Even outside of Eurovision I've noticed an interesting thing: Give a mediocre-seeming singer a good song for a change and they might actually blow you away, showing their full potential for the first time. I see it quite regularly on Russian TV: I hate Russian pop music, but there are many TV shows in which Russian pop singers perform legendary songs. And this is when those mediocre singers actually amaze me, proving that they can sing divinely. It seems all they need are good songs.

What Makes a Truly Ingenious Performer


So do performing artists entirely depend on writers and composers while getting all the fame? Is their art just empty without someone to fill the shell? Well, not really.

There are also reverse cases when performers managed to turn a mediocre piece into something ingenious. If you ever found a cover version of a song much better than the original, then you know what I'm talking about. Even in the world of literature I've been in quite a few situations when a reader adored something about a story that not even the author had noticed yet.

Truly great actors, singers and musicians don't just perform what other people have created. They put an additional meaning into it. No performance is like another. Just compare all the different actors who had had the privilege to play Sherlock Holmes. The source material is the same, but every Holmes is unique. It has much to do with script and directing, of course, but also with the way the actors move, with their faces, their voices ... Every Sherlock actor has added something of himself to the character.

Some movies and plays can't even work without great acting performances. This is especially true for comedy. While you can make an action movie still enjoyable with explosions and phenomenal CGI you can't make your audience laugh when your actors are boring. The play Leading Ladies by Ken Ludwig, for example, is a cross-dressing farce that picks up many clichés and reminds of many other comedies, such like Some Like It Hot. Last month I've seen this play performed by actors of the Moscow Art Theater, the crème de la crème of dramatic arts in Russia. Throughout the whole play I knew what would happen next, but I still laughed like mad. This play isn't cliché-ridden because the writer couldn't do better, but because he apparently consciously embraced them. And so did the actors. Everyone knew it were clichés, and the actors played with them, delivering a hilarious, almost cartoony performance. It was obvious they were genuinely enjoying themselves, and they passed this joy on to the audience.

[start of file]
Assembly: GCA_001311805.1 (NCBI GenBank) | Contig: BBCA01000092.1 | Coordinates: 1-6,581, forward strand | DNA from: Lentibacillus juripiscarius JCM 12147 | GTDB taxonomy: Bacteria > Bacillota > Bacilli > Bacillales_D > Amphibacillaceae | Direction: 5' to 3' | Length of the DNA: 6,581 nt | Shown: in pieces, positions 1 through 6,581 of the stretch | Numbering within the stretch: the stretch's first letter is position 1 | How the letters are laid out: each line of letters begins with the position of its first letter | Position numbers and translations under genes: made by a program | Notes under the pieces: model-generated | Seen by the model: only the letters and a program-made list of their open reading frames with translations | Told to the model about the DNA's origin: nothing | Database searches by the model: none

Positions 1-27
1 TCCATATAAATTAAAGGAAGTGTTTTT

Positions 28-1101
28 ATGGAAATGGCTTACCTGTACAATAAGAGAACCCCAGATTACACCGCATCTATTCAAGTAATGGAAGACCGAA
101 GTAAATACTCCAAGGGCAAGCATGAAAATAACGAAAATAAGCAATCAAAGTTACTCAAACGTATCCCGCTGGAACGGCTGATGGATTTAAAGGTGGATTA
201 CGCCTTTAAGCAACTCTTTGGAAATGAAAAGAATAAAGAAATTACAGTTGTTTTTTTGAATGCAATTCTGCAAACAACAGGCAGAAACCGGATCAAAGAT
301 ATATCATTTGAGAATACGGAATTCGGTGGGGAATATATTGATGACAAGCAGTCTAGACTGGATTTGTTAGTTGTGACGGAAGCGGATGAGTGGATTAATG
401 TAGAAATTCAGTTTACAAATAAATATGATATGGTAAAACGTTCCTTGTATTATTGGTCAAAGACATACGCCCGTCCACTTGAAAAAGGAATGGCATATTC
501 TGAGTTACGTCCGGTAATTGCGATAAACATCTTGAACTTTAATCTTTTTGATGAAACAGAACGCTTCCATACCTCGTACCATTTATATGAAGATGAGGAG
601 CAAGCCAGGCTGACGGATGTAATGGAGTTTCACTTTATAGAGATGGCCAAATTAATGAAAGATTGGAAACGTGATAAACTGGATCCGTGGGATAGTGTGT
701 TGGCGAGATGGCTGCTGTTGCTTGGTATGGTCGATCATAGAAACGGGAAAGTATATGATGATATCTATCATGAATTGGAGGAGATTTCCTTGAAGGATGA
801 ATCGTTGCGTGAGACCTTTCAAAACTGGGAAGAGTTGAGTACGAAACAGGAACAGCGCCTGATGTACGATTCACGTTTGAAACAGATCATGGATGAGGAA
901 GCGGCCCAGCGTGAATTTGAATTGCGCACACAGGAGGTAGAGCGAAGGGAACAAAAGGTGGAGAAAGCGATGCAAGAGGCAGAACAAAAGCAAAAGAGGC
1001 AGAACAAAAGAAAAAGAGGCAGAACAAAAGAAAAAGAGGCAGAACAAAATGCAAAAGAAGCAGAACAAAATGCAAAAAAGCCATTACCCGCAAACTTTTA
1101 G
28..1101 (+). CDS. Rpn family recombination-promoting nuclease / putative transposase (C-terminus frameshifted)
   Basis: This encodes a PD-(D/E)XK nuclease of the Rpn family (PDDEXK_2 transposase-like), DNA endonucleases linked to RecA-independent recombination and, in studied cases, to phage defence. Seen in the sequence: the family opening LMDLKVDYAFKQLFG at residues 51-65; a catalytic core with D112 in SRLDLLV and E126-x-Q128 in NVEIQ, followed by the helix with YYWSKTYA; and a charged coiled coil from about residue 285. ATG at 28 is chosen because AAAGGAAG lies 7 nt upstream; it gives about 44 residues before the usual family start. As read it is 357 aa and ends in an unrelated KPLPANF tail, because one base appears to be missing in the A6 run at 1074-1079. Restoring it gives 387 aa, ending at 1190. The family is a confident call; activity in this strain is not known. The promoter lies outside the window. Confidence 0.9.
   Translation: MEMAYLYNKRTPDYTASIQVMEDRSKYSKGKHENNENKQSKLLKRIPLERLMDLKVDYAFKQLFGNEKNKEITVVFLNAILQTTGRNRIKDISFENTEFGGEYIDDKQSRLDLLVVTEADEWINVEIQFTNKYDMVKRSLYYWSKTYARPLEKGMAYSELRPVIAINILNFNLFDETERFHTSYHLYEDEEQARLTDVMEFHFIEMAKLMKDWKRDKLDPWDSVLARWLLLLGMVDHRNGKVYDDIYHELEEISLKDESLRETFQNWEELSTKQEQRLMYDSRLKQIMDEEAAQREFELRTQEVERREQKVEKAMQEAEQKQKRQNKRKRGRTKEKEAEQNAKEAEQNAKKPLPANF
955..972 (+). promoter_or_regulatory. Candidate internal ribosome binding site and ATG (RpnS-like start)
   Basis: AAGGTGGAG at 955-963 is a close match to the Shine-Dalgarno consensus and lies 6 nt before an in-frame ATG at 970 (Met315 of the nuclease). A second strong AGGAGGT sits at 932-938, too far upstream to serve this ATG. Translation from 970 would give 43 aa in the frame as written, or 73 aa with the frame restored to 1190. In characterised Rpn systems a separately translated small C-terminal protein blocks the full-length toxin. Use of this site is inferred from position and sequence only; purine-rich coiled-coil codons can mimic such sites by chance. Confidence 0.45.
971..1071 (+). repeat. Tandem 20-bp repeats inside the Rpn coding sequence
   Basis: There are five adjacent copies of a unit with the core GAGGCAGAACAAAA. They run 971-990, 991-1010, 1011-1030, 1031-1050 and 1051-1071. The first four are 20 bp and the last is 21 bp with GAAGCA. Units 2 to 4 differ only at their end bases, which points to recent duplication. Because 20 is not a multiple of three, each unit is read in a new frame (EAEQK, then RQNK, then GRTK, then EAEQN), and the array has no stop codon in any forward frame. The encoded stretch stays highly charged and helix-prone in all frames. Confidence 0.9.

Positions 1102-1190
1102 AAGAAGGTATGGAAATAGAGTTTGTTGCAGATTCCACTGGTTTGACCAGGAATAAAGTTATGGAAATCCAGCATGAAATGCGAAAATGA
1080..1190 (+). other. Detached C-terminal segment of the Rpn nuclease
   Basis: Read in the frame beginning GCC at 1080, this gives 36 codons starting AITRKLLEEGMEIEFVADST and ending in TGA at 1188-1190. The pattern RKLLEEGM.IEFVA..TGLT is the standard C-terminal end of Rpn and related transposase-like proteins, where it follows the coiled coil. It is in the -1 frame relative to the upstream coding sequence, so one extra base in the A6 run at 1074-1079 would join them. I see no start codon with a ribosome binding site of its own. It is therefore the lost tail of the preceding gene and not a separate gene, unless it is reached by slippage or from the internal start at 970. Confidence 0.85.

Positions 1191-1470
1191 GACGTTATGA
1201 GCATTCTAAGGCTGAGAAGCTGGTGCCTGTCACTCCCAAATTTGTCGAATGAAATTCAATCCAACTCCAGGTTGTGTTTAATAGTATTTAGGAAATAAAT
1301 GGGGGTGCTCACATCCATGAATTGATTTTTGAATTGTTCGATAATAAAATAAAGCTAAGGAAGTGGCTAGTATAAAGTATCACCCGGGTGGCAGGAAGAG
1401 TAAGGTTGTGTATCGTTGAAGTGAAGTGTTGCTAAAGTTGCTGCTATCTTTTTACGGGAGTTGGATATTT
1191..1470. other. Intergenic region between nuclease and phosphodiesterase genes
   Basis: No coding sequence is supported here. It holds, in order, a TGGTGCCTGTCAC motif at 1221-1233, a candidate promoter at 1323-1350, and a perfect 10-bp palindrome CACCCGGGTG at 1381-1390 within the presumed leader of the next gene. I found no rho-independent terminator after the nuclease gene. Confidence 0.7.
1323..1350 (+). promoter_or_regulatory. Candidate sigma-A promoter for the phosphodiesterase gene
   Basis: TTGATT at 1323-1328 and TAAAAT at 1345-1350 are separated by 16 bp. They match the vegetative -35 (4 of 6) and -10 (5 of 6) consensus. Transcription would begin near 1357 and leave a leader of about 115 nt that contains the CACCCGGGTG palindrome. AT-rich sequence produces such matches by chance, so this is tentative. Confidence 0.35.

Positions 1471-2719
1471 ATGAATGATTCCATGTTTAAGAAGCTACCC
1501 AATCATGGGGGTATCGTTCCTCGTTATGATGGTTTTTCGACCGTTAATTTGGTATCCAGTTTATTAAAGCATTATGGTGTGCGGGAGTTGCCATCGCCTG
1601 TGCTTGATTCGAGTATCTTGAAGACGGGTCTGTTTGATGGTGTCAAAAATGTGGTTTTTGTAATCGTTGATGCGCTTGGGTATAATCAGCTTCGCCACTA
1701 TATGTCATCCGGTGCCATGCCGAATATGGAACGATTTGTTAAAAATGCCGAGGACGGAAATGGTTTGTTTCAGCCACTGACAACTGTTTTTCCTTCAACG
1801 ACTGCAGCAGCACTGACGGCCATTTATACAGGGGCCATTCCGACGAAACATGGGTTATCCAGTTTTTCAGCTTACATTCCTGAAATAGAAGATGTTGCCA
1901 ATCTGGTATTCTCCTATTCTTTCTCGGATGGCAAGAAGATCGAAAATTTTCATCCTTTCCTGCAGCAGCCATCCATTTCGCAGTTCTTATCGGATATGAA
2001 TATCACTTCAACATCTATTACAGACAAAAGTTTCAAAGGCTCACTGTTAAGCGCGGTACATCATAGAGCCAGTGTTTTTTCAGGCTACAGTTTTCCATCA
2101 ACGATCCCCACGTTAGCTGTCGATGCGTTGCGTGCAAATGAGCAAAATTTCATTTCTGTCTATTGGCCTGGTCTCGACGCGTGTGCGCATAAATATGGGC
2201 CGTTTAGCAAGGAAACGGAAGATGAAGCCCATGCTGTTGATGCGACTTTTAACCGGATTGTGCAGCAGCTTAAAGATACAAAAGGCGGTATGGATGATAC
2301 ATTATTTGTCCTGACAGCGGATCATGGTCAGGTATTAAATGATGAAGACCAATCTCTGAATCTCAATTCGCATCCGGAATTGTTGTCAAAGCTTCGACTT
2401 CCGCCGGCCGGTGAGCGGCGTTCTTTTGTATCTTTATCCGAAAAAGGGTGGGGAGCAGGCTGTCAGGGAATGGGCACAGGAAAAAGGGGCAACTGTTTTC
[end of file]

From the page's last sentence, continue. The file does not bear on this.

So What Do Performing Artists Create?


Performing arts are more than an empty shell. They create a perspective. A unique, artistic perspective on another artist's work. And then they create an illusion. They take the words and musical scores created by others and make them come alive. Yes, you can't touch great acting or great music like you can touch a book or a painting, but this is not what is important here. Because art is not about being touched. It is art that is supposed to touch. And a great performance can touch just as deeply as a great story or a great painting.


Do you agree with me? Have you ever doubted the status of music and theater as art? Please leave a comment below.